Borrowing from Mother Nature, MIT researchers have built a school of swimming robofish that slip through the water just as gracefully as the real thing, if not quite as fast. Mechanical-engineering colleagues Pablo Valdivia y Alvarado ‘99, SM ‘01, PhD ‘07 (above), and professor Kamal Youcef-Toumi, SM ‘81, ScD ‘85, designed the sleek and inexpensive robots to maneuver into areas where traditional underwater autonomous vehicles can’t go. Fleets of them could be used to inspect submerged structures such as boats and oil and gas pipes; to patrol ports, lakes, and rivers; and to help detect environmental pollutants.
“Given the [robotic] fish’s robustness, it would be ideal as a long-term sensing and exploration unit,” says Valdivia y Alvarado. “Several of these could be deployed, and even if only a small percentage make it back, there wouldn’t be a terrible capital loss.”
Robotic fish are not new: in 1994, MIT ocean engineers demonstrated the four-foot-long Robotuna. Robotuna had 2,843 parts controlled by six motors, but the new robotic fish, which is less than a foot long, is powered by a single motor and is made of fewer than 10 individual components, protected by a flexible body. The motor, placed in the fish’s midsection, initiates a wave that travels along the fish’s body, propelling it forward. So far, the MIT prototype fish can swim as fast as one body length per second. That’s much slower than real fish, which can cover up to 10 times their body length in a second.
As part of his doctoral thesis, Valdivia y Alvarado created a model that calculates how stiff each part of the robot’s body should be to generate the desired speed and swimming motion. With this model, the researchers can use polymers to create a continuous fish body that is stiffer in some places and more flexible in others, instead of building each body section separately and then joining them together. “This philosophy can be used for more than just fish,” says Youcef-Toumi. For example, it could help improve robotic prosthetic limbs.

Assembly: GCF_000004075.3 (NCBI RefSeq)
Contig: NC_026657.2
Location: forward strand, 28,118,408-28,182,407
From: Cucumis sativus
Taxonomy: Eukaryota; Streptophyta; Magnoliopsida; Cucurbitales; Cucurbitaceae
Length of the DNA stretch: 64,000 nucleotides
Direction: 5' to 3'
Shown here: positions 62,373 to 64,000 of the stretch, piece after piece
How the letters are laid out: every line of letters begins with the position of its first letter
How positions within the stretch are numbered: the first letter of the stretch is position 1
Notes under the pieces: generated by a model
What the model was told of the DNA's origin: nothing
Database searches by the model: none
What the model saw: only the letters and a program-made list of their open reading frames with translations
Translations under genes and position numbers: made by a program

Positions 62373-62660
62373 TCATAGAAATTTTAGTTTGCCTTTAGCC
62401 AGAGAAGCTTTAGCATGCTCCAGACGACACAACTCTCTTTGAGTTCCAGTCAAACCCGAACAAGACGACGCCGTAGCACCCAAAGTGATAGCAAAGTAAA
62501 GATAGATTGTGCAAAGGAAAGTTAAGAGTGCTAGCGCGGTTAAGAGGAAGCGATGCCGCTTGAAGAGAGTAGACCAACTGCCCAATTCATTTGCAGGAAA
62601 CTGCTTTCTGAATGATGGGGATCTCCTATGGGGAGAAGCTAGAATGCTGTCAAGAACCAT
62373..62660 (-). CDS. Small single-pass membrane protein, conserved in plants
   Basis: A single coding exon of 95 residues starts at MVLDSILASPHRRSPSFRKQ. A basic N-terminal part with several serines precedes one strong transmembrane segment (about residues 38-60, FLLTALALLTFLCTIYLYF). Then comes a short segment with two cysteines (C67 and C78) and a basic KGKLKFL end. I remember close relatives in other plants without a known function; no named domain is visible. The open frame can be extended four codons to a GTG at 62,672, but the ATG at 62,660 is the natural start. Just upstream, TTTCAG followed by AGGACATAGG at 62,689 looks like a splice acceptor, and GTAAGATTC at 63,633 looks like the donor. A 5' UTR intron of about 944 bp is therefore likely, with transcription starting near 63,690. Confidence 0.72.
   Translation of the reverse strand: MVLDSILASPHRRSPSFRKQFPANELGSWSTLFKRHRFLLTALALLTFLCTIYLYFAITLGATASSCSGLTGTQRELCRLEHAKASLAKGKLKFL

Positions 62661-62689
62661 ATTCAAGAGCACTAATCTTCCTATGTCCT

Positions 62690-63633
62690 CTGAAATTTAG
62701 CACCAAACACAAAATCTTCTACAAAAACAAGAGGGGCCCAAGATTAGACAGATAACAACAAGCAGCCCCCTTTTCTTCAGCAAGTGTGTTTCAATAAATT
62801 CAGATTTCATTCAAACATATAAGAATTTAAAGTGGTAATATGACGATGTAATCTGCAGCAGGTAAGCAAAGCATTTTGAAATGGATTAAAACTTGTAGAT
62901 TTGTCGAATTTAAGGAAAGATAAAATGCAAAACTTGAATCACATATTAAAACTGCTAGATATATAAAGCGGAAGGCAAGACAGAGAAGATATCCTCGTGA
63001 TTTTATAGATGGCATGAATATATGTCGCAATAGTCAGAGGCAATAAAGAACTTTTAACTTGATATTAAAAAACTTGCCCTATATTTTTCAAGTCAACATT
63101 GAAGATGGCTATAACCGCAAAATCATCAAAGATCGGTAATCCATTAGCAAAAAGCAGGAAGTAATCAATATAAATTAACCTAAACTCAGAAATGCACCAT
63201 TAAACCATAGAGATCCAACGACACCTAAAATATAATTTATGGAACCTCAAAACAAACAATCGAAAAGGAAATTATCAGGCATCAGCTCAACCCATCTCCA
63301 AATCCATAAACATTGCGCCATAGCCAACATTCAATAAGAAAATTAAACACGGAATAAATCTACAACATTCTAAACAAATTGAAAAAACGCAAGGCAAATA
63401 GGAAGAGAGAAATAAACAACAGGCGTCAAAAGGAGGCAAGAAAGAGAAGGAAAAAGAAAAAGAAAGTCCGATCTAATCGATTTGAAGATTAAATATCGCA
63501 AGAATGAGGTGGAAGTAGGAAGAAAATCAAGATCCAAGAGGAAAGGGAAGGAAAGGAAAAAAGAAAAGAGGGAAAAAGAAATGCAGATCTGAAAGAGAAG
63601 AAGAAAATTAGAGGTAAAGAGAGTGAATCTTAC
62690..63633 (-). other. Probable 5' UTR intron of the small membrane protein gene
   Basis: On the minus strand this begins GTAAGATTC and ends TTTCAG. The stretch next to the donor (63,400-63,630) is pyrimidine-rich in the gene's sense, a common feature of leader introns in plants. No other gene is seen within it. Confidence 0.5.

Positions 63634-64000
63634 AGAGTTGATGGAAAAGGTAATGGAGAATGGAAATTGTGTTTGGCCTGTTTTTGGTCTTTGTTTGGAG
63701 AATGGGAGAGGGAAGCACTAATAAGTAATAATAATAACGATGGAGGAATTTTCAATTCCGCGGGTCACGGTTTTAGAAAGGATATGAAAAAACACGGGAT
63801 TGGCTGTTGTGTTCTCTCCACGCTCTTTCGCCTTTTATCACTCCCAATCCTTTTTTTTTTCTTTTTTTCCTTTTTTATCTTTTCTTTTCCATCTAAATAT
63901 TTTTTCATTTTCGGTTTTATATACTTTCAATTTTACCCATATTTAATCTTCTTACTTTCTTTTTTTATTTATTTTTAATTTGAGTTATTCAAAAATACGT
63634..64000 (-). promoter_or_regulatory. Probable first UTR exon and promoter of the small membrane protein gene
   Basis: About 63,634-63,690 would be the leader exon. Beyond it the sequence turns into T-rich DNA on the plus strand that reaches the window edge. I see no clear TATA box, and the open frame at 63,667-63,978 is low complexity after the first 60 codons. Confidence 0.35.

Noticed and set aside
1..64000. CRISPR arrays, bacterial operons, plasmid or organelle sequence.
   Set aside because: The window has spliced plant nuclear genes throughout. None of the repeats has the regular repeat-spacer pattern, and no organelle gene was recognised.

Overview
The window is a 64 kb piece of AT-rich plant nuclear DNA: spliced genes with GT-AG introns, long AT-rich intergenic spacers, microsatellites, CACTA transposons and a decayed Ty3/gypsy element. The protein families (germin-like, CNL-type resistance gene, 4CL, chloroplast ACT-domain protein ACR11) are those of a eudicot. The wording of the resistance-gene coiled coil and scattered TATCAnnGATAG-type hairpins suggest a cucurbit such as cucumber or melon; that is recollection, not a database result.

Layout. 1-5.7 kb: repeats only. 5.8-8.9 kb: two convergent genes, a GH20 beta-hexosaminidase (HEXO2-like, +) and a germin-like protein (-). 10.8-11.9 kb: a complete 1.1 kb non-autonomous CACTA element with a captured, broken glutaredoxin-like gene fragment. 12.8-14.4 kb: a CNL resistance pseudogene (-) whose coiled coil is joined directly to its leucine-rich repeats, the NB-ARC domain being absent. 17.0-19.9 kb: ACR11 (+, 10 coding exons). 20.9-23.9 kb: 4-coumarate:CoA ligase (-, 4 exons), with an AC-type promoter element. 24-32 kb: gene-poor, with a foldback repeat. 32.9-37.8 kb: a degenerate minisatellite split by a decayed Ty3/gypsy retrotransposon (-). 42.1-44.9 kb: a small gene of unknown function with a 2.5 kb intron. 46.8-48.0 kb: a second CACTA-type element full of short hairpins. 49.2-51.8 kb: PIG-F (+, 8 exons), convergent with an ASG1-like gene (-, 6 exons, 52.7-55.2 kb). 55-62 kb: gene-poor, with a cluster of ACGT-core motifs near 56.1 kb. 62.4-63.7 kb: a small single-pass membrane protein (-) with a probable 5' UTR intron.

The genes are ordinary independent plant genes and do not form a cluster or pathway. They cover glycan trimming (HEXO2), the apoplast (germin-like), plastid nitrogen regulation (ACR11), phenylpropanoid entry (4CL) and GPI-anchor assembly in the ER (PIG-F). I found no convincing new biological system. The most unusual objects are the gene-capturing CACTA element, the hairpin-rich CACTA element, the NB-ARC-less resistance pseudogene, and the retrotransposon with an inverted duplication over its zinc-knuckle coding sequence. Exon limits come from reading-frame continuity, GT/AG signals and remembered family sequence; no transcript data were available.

This fall, the researchers plan to investigate more complex locomotion and test some new prototype robotic salamanders and manta rays, says Valdivia y Alvarado. This research should put their approach to a harder test.
Why China is still obsessed with disinfecting everything
Most public health bodies dealing with covid have long since moved on from the idea of surface transmission. China’s didn’t—and that helps it control the narrative about the disease’s origins and danger.
Anti-aging drugs are being tested as a way to treat covid
Drugs that rejuvenate our immune systems and make us biologically younger could help protect us from the disease’s worst effects.
These materials were meant to revolutionize the solar industry. Why hasn’t it happened?
Perovskites are promising, but real-world conditions have held them back.
A quick guide to the most important AI law you’ve never heard of
The European Union is planning new legislation aimed at curbing the worst harms associated with artificial intelligence.
Get the latest updates from
MIT Technology Review
Discover special offers, top stories, upcoming events, and more.